European Outlook: Asian stock markets broadly headed south, yields declined, as investors headed for safety, after North Korea launched a missile that flew over Japan before plunging into the sea. U.K. and U.S. stock futures are also under pressure and with the EUR remaining above 1.19 against the dollar, Eurozone stock markets are likely to extend yesterday’s losses, thus adding to pressure on bond yields. The 10-year Bund is back at levels last seen at the end of June, as the ECB remains cautious on the future of QE next year. Geopolitical events are likely to overshadow the local calendar.
FX Update: The dollar has come under fresh pressure as the London inter-bank take to their desks. EURUSD has punched out new 31-month highs, this time above 1.1990, while the narrow trade-weighted USD index hit a 16-month low at 92.06. USDJPY dove to a four-month low at 108.33 in early Asia-Pacific dealings before settling in the upper 108.0s. The low was seen following news that North Korea fired a missile that flew over Japan before landing in the sea. Markets are also factoring the storm damage and disruption in Texas, and a tumultuous political backdrop in Washington DC. This backdrop has maintained dollar weakness and demand for safe havens, such as the Japanese yen. Japanese data today showed unemployment falling to 2.8% in July and job availability rising for a fifth straight month, though to little market impact. Elsewhere, Cable hit a two-week high at 1.2954, and commodity currencies under-performed.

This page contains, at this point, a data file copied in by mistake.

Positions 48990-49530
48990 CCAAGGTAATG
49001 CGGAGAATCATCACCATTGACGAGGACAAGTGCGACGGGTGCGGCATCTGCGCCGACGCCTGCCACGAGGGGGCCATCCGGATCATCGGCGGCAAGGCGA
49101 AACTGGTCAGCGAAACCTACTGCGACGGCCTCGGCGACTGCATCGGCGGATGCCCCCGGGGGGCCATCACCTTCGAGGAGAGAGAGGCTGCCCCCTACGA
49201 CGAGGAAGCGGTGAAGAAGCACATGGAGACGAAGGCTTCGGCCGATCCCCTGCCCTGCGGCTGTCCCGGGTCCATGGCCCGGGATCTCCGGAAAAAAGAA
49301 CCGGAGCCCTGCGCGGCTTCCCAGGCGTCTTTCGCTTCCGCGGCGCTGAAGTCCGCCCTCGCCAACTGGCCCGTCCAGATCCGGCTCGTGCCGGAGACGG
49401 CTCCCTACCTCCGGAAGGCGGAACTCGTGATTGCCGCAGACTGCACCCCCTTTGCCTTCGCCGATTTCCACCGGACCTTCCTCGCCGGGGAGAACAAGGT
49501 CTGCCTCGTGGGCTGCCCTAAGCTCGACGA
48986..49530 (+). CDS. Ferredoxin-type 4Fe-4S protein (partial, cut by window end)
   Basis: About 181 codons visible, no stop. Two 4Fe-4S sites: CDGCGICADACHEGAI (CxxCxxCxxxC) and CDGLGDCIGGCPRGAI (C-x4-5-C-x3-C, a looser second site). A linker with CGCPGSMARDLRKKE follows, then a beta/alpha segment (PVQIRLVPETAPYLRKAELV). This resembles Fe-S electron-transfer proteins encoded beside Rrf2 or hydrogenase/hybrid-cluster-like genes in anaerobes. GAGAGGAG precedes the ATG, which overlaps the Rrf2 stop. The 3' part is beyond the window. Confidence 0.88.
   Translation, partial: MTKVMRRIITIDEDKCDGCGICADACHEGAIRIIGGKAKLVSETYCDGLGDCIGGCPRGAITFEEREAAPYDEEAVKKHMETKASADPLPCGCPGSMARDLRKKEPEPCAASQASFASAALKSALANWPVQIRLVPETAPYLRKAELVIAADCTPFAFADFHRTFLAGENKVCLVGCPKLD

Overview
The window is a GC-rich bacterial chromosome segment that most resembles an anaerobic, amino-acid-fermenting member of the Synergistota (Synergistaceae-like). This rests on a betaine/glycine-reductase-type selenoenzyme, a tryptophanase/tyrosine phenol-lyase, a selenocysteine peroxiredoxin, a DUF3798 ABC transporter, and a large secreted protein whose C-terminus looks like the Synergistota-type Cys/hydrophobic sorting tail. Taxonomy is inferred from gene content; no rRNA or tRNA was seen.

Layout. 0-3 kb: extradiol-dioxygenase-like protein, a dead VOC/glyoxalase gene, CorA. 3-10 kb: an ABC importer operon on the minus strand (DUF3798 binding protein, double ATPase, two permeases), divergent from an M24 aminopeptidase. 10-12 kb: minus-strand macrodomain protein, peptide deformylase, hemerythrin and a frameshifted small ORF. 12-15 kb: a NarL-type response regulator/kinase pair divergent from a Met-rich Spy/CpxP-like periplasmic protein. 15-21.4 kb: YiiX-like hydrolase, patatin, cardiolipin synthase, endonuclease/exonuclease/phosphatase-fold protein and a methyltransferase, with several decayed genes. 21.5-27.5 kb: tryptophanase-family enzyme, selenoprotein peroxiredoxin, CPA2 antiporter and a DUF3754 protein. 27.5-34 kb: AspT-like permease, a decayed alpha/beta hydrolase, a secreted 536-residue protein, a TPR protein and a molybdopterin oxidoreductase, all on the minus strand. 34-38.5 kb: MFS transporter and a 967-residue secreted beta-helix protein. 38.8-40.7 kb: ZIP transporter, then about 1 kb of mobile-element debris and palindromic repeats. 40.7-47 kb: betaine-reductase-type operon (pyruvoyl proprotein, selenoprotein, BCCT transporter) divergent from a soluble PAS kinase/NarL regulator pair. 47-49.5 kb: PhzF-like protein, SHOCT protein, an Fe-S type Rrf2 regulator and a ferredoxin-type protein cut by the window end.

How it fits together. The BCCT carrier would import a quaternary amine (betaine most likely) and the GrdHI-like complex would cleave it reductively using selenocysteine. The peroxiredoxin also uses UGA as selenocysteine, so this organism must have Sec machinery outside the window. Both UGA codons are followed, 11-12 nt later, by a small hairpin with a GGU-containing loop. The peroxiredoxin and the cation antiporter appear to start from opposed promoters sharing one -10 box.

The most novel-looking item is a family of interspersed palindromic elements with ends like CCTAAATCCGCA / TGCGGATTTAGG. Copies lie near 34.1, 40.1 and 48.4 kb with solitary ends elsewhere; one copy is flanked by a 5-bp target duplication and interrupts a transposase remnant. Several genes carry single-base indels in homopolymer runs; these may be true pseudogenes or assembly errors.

Today’s German GfK consumer confidence unexpectedly improved to 10.9 in the September projection, from 10.8 in August. The breakdown, which is only available for August, shows a renewed pick up in income expectations and the willingness to buy, despite the fact that economic expectations actually fell back markedly in August. The willingness to save meanwhile dropped with price expectations. Another very strong German confidence number that confirms that economic activity remains very strong over the summer quarter.
US reports: revealed July figures for the trade deficit and inventories that tracked our assumptions on net, though both exports and imports were weaker than expected, and a downward tweak in the June wholesale trade figures trimmed our Q2 GDP estimate to 3.0% from 3.1%, versus the 2.6% advance figure. Though we don’t have damage estimates for Harvey yet, we’ve lowered our industrial production and mining assumptions for August and September and have trimmed our housing sector assumptions, while boosting estimates for building material sales and construction. We will see a boost in factory activity outside of the region that will mitigate some of the local lost output, and we have left our Q3 GDP estimate at 3.5%. Note that today’s August Dallas Fed index, with survey data that predates Harvey, rose slightly to a robust 17.0 from 16.8.
Main Macro Events Today
- US Consumer Confidence- August consumer confidence is out Tuesday and we expect the headline to climb to 122.0 (median 120.0) from 121.1 in July and 117.3 in June. Other measures of confidence for August have been stronger with Michigan Sentiment rising to 97.6 from 93.4 in July and the IBD/TIPP Poll climbing to 52.2 from 50.2 in July.
- Canadian IPPI – The industrial product price index is seen falling 0.5% in July (m/m, NSA) after the 1.0% drop in June.
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